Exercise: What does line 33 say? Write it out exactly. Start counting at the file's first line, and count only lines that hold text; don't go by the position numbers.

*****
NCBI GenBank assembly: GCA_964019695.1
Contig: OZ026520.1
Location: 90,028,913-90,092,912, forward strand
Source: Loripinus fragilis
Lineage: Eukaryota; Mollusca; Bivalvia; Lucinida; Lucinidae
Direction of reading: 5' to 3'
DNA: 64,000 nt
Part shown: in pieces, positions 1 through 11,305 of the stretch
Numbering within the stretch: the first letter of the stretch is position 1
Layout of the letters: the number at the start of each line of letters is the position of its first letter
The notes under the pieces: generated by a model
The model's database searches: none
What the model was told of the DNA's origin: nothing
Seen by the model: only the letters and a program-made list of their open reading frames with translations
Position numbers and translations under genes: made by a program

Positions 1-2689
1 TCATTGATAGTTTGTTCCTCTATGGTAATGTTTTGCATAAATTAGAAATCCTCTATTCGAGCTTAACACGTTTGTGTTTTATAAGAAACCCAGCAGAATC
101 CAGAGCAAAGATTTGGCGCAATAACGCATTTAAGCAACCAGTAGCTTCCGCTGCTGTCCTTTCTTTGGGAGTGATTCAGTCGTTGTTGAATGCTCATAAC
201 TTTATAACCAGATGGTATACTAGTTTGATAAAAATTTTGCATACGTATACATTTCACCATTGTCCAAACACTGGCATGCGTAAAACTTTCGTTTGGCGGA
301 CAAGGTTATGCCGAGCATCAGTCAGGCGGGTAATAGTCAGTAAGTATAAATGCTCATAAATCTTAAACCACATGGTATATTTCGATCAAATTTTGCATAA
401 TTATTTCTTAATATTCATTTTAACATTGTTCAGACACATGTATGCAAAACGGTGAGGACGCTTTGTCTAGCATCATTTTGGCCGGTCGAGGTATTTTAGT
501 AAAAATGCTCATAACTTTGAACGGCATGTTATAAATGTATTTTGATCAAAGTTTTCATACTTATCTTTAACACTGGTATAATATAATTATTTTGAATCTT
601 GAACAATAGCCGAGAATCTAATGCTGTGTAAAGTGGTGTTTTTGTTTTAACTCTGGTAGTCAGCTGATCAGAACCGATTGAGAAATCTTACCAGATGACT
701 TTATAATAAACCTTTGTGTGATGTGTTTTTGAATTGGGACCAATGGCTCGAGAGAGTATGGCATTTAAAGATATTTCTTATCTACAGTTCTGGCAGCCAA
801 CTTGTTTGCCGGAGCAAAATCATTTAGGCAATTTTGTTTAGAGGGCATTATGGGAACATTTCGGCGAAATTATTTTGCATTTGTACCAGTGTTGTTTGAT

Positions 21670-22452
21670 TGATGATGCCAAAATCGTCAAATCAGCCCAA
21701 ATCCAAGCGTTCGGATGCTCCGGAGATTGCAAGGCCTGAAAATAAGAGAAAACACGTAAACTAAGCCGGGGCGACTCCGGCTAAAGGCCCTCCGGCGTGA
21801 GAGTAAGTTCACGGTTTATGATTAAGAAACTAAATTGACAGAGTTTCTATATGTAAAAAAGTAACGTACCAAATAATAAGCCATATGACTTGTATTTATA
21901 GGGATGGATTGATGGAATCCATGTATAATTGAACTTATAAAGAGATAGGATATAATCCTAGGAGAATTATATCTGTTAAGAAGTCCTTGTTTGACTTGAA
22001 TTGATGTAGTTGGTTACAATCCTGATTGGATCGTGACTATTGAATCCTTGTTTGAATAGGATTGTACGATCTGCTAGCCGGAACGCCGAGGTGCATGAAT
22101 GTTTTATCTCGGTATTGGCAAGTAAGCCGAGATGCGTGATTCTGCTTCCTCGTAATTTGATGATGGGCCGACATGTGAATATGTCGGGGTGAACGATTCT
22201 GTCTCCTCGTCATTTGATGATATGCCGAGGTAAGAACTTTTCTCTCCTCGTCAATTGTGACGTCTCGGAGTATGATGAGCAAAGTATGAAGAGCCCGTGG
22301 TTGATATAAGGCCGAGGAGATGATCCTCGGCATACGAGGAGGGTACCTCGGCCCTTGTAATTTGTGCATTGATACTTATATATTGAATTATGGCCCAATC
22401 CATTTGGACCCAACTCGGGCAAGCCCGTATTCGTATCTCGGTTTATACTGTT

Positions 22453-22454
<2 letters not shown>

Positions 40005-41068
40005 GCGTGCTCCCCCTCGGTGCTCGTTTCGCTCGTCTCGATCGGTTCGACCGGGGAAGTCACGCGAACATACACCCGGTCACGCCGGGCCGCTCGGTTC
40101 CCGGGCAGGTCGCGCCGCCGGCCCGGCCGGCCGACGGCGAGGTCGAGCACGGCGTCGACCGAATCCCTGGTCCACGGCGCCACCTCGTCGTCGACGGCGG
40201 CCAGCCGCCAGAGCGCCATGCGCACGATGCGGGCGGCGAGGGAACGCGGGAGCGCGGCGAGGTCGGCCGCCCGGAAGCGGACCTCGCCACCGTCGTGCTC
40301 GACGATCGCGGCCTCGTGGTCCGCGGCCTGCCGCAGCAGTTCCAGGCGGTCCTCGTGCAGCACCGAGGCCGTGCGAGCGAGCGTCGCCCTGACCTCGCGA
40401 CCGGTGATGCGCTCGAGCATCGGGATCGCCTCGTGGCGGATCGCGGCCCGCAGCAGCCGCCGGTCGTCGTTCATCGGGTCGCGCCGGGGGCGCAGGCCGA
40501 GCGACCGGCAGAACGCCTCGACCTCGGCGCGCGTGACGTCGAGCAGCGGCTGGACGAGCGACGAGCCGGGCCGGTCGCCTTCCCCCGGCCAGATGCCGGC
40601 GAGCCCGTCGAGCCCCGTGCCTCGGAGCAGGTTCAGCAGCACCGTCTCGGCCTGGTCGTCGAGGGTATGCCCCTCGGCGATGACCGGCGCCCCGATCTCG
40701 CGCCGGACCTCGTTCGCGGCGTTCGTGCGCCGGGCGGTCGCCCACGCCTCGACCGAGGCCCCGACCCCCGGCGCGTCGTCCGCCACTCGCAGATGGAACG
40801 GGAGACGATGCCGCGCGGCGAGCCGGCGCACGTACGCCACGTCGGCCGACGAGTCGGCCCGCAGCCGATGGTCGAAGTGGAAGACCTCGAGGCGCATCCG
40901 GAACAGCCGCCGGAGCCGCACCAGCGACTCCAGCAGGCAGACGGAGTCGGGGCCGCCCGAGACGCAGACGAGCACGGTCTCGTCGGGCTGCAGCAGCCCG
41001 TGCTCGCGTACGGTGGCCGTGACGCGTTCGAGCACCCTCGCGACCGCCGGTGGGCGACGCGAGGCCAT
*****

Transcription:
22201 GTCTCCTCGTCATTTGATGATATGCCGAGGTAAGAACTTTTCTCTCCTCGTCAATTGTGACGTCTCGGAGTATGATGAGCAAAGTATGAAGAGCCCGTGG